Orange In the center of the great Côtes du Rhône vineyards, Orange is a thriving market town. Its perfectly preserved first century Roman Amphitheater is still in use as a concert venue.

Avignon With its intact city walls, Avignon is rich in medieval history and architecture. The lavish 14th century Palais de Papes, home to the Catholic church Church for most of the 1300’s14th century, is well worth a visit.

2. Things to Do

Cluniac Monasteries As Roman influence declined, Monastic orders increased in power and wealth, lead by the order at Cluny. See superb examples at Paray-le-Monial (tourist office +33 3 8581 1092), the Abbeye de Fontenay ( and Vezelay (

Roman Ruins The Rhone region is filled with Roman ruins –— as well as surviving temples, arches and amphitheaters. Roman theaters and Musée de la Civilisation Gallo-Romaine: Lyon; 17 rue Cléberg; + 33 4 7238 8190; 1st century monuments and Musée de la Ville: Orange; Rue Madeleine Roch; +33 4 9051 1760;;

Wine tastings Follow the many road signs for dégustations (tastings) to find wineries that open their cellars to the public. Be aware that opening hours can be erratic, some producers require appointments, and not all speak English. Note that it’s considered polite to buy at least one bottle.

Lyon City Tour Walking tours of Vieux Lyon take you through the “traboules”, hidden passageways through gothic and renaissance buildings and courtyards. Offered daily through the Lyon tourist officePlace Bellecour; +33 4 7277 6969;

Cycling Burgundy, though hilly, is very popular region for cycling. Bike shops in Beaune and Chablis will not only rent you a touring bike, but also supply maps and itineraries for various day trips. Bourgogne Randonnees, Beaune; 7, avenue du 8 Septembre; +33 3 8022 0603;

Markets Outdoor markets are a feature of every town and village, featuring dazzling arrays of local produce, cheese, pastries and other delicacies. Occurring different days in different towns, they are ubiquitous; you’re likely to come across more than one.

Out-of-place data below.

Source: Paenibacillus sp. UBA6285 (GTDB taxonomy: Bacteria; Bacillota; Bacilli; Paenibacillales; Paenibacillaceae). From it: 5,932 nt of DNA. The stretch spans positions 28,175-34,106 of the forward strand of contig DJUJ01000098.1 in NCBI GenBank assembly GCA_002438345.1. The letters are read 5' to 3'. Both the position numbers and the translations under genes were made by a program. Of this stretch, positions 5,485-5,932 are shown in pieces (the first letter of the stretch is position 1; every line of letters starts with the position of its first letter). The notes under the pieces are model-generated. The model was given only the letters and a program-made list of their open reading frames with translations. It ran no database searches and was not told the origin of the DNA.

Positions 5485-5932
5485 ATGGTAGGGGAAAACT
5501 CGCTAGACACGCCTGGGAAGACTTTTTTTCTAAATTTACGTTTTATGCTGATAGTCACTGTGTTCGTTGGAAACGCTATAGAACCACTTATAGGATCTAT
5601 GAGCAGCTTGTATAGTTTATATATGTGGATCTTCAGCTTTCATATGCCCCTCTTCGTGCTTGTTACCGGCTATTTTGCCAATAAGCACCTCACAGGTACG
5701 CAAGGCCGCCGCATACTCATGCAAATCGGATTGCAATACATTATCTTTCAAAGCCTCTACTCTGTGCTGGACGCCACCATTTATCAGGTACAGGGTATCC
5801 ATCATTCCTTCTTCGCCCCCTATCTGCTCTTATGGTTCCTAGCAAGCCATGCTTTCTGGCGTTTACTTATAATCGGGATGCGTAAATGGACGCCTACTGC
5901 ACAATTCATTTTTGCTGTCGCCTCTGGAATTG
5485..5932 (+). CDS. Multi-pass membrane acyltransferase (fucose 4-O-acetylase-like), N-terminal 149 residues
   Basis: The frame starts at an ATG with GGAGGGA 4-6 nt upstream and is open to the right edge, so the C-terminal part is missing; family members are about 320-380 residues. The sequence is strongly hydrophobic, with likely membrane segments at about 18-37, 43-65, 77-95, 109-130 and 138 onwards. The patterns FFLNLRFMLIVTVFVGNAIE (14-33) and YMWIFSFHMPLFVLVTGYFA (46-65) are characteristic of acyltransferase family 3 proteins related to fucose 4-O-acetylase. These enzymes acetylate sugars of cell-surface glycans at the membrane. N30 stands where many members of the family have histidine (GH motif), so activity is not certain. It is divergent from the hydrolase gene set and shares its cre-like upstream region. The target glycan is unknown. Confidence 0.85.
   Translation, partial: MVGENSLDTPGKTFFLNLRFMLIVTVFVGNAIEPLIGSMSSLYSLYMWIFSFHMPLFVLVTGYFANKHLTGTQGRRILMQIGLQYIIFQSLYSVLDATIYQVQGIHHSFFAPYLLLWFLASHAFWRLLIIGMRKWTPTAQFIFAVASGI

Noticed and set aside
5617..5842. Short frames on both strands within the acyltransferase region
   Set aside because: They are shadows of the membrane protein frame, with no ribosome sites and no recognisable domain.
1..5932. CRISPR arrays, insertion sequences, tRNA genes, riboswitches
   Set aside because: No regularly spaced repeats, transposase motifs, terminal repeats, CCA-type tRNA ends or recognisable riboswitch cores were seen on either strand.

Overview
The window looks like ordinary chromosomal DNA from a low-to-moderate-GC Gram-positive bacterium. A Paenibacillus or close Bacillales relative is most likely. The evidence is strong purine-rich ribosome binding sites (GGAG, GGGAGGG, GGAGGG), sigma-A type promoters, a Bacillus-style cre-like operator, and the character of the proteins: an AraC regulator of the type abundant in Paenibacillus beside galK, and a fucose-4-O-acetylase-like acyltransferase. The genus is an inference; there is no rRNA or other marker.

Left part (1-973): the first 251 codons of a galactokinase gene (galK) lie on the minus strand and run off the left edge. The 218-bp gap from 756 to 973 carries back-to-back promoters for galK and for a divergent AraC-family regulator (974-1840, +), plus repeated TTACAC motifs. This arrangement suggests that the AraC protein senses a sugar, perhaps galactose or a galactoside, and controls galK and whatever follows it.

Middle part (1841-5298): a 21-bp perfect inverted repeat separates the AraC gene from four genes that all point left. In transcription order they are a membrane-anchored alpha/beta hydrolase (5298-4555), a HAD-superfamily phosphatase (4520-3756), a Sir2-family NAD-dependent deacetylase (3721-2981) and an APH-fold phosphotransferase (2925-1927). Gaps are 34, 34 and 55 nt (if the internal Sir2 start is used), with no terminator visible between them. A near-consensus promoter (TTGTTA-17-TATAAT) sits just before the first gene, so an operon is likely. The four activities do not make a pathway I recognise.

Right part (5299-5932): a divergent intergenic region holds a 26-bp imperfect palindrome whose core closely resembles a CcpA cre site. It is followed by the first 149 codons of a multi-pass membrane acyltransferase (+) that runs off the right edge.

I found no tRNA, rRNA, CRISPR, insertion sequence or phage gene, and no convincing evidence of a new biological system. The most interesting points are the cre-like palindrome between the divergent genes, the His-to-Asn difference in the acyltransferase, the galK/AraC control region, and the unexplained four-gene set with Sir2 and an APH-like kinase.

Barge tours Traveling the extensive canal network by private or semi-private barge  is a relaxing and elegant – —if expensive – —way to tour Burgundy. Itineraries must be booked well in advance. Abercrombie & Kent; 1 800 554 7016;

3. Hotels

Hotel de la Poste Located in the heart of Beaune, an easy walk to everything, this elegant hotel features a relaxing courtyard, a bar, a bistro and a highly regarded gourmet restaurant. 36 spacious and rooms and suites decorated in an elegant, traditional style in an historic building from the 17th and 19th centuries The four-star hotel features all the modern comforts, including air-conditioned rooms and a private parking garage. They are a member of the Chateaux & Hotels de France. Beaune; 1-5 boulevard Clémenceau; +33 3 8022 0811;

Chateau Bellecroix Fairytale castles are a dime a dozen in the French countryside, and most of them have been turned into hotels. Chateau Bellecroix has the expected charms, but adds all the modern conveniences, a lovely pool, a fine restaurant, a warm welcome and a very handy location near Beaune–all at very un-regal prices. Chagny; 20 Chemin de Bellecroix; +33 3 8587 1386;

Hotel de Luxe le Cep The Hotel de Luxe le Cep began as a 16th century “hotel particulier” (a private mansion). Now it’s a fine hotel, belonging to the reliably excellent “Small Luxury Hotels of the World.” Located within the walled center of the city, the Cep makes an elegant and convenient base for exploring the town and the region. The rooms are well-appointed and the public rooms are welcoming. There’s a well-regarded restaurant, as well. Beaune; 27, rue Maufoux; +33 3 8022 3548;

Cour de Loges Lyon’s most luxurious boutique hotel has been constructed within a series of fine 14th to 17th century residences and renaissance courtyards in the heart vieux Lyon. The 62 rooms, suites and apartments feature period details in combination with every modern luxury including large bathrooms, cable TV and wifi, and fine linens. Some rooms have fireplaces or private gardens. The hotel also has a sauna, indoor swimming pool and rooftop terrace with panoramic views. A spectacular arched courtyard, now enclosed, is the centerpiece of the hotel. A gourmet restaurant completes the experience. On a pedestrian street, the hotel is a short walk from most of Lyon’s historic sights, shopping district and fine restaurants. Lyon; 2,4,6,8, rue du Bœuf; +33 4 7277 4444;

College Hotel Though it looks rather plain, set at the edge of fanciful gothic and renaissance manors of Vieux Lyon, Once inside, the moderately-priced College Hotel exudes hip charm. The hotel’s quirky conceit—recreating a boarding school atmosphere with vintage furniture and ironic touches such as textbooks in the rooms—actually comes across as stylish and comfortable. The 39 rooms are all in white, lending a bright and spacious quality, and come with modern baths (all white too, of course), flat screen TV, wifi and white metal lockers instead of closets. A three star hotel, all rooms are air-conditioned and some have balconies or large terraces. On the ground floor, a spacious lounge/library is outfitted with long tables, club chairs and lots of books. Lyon; 5 Place Saint-Paul; + 33 4 7210 0505;